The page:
Where the Fascists Are (those darn Democrats)

Chip Berlet cberlet at igc.org
Wed Nov 17 09:46:20 PST 1999


The idea that Buchanan's popularity fell after the speech at the 92 convention is a myth circulated by centrist pundits. Actual statistical work by John C. Green and others show that his speech had little effect on Republican voting patterns, and if anything, there was a short term increase in popularity after the speech.

Not all racism is fascism. If the argument is that neo-liberal coded racism poses a serious threat to democracy, then I would certainly agree.

-Chip Berlet

----- Original Message ----- From: Steve Perry <sperry at usinternet.com> To: <lbo-talk at lists.panix.com> Sent: Wednesday, November 17, 1999 10:25 AM Subject: Re: Where the Fascists Are (those darn Democrats)

> Well, I was one of the folks who started this brouhaha
> over the definition of "fascism," and while I very much
> appreciate all the useful material marshalled by various
> contributors to the thread, there's one point that seems
> worth repeating. At a certain point, it becomes academic
> whether you call it fascism; the fact remains that the
> greatest potential for a potent and invidious coalition
> of capital, the state, and the working class lies not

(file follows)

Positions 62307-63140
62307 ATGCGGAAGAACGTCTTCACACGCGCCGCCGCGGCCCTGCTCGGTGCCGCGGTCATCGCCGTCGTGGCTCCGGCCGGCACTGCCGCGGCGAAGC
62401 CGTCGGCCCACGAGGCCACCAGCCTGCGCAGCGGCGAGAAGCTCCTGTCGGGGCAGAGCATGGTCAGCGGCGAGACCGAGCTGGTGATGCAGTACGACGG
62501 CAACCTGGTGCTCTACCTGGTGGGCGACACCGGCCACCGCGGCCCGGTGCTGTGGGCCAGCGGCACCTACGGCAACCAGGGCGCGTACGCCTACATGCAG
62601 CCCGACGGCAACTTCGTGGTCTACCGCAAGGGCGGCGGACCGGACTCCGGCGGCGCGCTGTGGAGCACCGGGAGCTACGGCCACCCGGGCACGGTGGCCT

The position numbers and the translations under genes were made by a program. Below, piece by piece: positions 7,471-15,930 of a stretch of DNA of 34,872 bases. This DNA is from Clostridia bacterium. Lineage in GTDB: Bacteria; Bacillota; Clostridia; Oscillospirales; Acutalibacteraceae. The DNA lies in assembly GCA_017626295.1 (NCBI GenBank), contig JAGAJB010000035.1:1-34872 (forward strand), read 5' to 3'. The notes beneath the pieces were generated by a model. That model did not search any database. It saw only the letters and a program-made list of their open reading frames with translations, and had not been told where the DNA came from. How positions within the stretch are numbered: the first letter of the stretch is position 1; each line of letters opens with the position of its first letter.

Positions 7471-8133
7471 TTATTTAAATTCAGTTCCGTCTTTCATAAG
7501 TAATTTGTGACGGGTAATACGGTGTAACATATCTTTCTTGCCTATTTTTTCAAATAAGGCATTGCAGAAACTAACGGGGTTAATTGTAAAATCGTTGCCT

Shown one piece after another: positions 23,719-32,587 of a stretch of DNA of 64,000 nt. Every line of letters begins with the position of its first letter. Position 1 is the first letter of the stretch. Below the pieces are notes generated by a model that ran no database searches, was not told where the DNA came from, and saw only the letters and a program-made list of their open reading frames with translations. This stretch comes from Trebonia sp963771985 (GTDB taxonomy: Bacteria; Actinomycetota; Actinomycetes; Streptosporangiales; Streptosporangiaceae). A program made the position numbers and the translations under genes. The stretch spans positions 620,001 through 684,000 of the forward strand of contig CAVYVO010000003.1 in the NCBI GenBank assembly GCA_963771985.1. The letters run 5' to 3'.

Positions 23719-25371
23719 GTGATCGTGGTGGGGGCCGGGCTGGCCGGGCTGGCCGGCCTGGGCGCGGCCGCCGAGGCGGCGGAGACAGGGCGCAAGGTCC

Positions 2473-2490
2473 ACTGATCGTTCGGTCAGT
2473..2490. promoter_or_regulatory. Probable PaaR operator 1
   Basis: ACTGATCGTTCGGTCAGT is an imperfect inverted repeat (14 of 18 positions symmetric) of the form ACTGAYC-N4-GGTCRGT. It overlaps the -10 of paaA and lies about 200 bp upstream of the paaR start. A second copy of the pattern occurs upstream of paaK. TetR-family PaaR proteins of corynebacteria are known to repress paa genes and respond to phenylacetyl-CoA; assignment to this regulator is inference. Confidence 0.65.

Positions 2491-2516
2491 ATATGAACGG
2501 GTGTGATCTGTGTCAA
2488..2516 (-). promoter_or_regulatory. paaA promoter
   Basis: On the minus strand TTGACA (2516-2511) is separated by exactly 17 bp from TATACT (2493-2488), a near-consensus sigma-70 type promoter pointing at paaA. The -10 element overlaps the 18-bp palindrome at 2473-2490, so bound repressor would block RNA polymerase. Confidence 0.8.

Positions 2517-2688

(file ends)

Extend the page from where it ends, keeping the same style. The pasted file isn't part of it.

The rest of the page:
> in all the bogeyman-groups of the fringe right, but
> in the Democratic Party--for a couple of reasons,
> very broadly speaking: first and most obvious, because
> the Democratic Party is still the institution that
> claims greatest working class allegiance; and second,
> because the kind of racism required to appeal to the
> broad mass of Americans is concentrated there--the
> polite, genteel, muted... let's say *scientized*
> variety, of which dp moynihan was an architect. In
> re: racism in politics, one thing ought to be pretty
> clear by now, and that is that most Americans don't
> like outright bigotry and hate rhetoric. It scares and
> offends them; witness the precipitous decline in Pat
> Buchanan's popularity after his *kulturkampf* rants at the
> '92 convention, stemmed only by his conversion to nativist
> economic themes. Or consider Newt's freefall in the opinion
> polls following the election of the '94 Republican Congress,
> which is really what saved Bill Clinton's ass. There's no
> way that bogeys like Buchanan or the militia-monsters are
> going to get across with a plurality of Americans. But the
> kind of relentless pathologizing of the poor and dusky
> masses that neo-lib Democrats specialize in--you can sell
> that shit all day long, apparently.

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